Mrs. Carrington and former Yates High School Student Kaylon Beck poses with Ray Carrington during Through A Cultural Lens Honoring Ray Carrington III held at Theory Studios on June 17, 2022 in Houston, Texas. (Photo by Jimmie Aggison/Houston Defender)

Jake Yates High School photography teacher Ray Carrington III is saying farewell to his old stomping ground.

He recently announced his retirement with 2021-2022 school year being his last year in the program.

For the last 28 years, Carrington has been a strong pillar, mentor, father figure, and educator for many students and families in the community. He created opportunities for students to learn the art of photography along with the rich history and culture of Black Houston.  

Beck&Call Hospitality in partnership with Gold Was Made Fa Her hosted an event honoring Carrington at Theory Studios.

“I’m really kind of shocked. I’ve been in the business for a long time… since 1968, and even though I’ve had some accomplishments, not to this level where the people I care about…make it to the next level. They stop to give me something [flowers],” said Carrington. “I’ve been blessed over the years to have seen and dealt with students who are just phenomenal.”

Carrington shared the spotlight alongside Earlie Hudnall, Jr., a celebrated photographer best known for his gripping pictures highlighting the overlooked aesthetics of daily life in Black communities in the south. Hudnall and Carrington met at Texas Southern University as students in 1970. Carrington was the senior editor of the school yearbook. He was a history major at the time and knew nothing about photography. He heard of Hudnall who was a novice photographer in the art department and spoke to him about shooting for the yearbook. That was the beginning their long-lasting friendship.

“I feel that they [Jake Yates High School] will miss the kind of discipline and the kind of tutelage that he brought with the students especially in photography”, said Hudnall. “Ray will still be involved with the community, and I think the students [who] he has tutored over the years will still carry that foundation into different parts of the community. Ray will forever be a part of this community especially the Third Ward.” 

Since 1995, Carrington has partnered with the Museum of Fine Arts for the Eye on Third Ward annual Exhibition showcased photographs by students in the Magnet School of Communications. His photography classes focuses on Houston’s Third Ward neighborhood, a historically Black community with strong ties to many cultural, political, religious and educational organizations. He challenges his student to be the historians of the community.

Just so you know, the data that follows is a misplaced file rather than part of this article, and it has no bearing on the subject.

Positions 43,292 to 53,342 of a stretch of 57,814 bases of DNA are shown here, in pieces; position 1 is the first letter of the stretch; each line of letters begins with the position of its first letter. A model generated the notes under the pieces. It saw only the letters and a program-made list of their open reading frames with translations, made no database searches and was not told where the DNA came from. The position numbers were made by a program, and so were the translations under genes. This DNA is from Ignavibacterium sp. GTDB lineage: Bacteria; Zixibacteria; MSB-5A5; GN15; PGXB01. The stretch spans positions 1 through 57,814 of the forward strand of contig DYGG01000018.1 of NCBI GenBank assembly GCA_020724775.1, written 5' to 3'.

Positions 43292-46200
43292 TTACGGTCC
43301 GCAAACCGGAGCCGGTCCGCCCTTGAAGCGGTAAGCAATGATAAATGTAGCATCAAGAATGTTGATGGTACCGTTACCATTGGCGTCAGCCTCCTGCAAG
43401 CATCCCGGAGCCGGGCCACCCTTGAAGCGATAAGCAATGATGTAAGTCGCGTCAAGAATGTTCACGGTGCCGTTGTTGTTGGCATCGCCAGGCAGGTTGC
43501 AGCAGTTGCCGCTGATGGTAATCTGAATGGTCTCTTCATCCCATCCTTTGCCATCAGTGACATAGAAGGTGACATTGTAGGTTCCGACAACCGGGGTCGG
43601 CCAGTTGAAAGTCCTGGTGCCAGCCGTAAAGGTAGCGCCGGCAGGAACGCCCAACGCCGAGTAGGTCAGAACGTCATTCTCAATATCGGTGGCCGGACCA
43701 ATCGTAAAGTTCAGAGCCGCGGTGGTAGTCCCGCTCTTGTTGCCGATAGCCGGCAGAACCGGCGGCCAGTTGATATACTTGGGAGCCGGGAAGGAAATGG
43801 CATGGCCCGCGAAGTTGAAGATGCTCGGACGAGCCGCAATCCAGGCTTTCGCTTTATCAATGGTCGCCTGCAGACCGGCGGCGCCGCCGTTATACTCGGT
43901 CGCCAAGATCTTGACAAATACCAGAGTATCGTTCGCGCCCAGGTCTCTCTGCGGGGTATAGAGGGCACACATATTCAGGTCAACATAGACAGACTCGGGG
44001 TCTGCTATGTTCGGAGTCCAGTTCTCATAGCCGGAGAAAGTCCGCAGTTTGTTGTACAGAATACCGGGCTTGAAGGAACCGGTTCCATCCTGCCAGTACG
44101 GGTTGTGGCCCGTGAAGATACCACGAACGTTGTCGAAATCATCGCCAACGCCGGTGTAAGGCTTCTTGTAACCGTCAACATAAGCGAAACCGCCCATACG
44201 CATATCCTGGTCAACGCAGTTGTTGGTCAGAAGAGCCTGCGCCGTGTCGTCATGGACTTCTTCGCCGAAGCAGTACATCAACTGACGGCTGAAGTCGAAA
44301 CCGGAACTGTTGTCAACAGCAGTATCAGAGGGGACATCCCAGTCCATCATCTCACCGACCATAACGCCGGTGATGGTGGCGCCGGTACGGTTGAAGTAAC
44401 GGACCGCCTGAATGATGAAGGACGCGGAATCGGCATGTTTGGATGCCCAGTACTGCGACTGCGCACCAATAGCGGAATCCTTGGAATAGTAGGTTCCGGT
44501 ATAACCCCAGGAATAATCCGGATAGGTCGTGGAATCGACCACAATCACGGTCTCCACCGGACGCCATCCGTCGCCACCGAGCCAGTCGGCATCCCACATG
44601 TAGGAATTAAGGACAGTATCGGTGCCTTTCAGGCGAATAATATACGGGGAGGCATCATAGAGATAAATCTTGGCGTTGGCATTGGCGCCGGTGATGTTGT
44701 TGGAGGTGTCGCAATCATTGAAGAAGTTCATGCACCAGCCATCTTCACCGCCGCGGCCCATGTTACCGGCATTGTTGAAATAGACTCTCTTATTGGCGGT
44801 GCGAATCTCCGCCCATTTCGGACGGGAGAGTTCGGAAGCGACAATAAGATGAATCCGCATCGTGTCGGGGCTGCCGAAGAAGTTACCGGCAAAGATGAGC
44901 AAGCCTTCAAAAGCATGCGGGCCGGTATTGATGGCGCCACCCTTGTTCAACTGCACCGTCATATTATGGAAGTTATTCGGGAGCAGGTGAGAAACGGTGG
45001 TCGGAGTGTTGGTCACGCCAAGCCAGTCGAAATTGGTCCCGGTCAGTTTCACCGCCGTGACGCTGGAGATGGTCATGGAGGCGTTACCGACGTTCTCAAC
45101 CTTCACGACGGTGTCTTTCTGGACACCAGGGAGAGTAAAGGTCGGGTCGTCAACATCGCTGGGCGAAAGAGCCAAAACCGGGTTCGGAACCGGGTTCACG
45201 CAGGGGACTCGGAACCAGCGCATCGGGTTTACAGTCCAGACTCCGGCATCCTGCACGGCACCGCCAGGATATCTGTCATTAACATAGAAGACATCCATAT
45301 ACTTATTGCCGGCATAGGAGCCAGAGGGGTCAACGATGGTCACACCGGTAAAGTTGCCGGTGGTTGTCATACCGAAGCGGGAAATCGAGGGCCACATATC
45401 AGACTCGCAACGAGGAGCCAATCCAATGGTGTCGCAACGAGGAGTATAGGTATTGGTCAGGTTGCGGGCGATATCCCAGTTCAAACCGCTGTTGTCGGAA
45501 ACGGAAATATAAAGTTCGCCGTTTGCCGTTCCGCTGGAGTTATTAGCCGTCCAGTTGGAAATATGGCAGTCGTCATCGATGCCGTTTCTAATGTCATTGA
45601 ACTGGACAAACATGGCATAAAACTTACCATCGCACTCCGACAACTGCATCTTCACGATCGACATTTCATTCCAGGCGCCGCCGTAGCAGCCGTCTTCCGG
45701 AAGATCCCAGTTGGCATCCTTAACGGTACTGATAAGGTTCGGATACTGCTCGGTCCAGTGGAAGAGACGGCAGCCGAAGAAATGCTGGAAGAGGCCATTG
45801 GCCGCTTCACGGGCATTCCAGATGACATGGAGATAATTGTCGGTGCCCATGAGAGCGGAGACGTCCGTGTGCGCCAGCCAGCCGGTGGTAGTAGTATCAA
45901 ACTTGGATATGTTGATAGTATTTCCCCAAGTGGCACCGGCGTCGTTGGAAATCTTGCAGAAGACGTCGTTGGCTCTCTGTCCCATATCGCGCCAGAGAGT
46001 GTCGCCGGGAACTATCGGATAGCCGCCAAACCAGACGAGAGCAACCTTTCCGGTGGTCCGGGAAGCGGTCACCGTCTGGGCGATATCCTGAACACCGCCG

“I tried to inspire my students not with a professional job… but with the fact that you are capturing history, he said.” “You may be the only one who captures the history. It’s a historical value to the people who are here.”

His impact in the community brought out many students both former and current and family members who expressed their favorite memories of him.

“Mr. Carrington is special to me because of the way he embraces his students and arts in the community. He always encourages us to capture great images of the Third Ward community,” said Kaylon Beck, former photography student. “We used to walk every day in class around the area. It was moments like that helped us embrace and realize what culture and what neighborhood we were uplifting.”

“The thing that Jake Yates will miss when Ray Carrington retires is the ability to relate to the students, said former student Chataria Geason. “The ability to meet us where we were… and bring us where we need to be. The preparation that he gave us in order to be successful, the long days he had us walking through Third Ward where he would stop and point and tell us to tell him what an image mean to us.”

Bria Lauren, a former Jake Yates High School student didn’t take Carrington’s class, but felt it was important to show up for those who have paved the way for generations to come, especially during the month of Juneteenth.

“We can’t celebrate Juneteenth without thinking of the forefathers and those who came before us, she said. “So when I think of Mr. Ray Carrington and Earlie Hudnall, they’ve not only been photographers that have paved the way for artists like myself, but really have been pillars and visionaries and leaders in our community.”

Laura Onyeneho

I cover Houston's education system as it relates to the Black community for the Defender as a Report for America corps member. I'm a multimedia journalist and have reported on social, cultural, lifestyle,...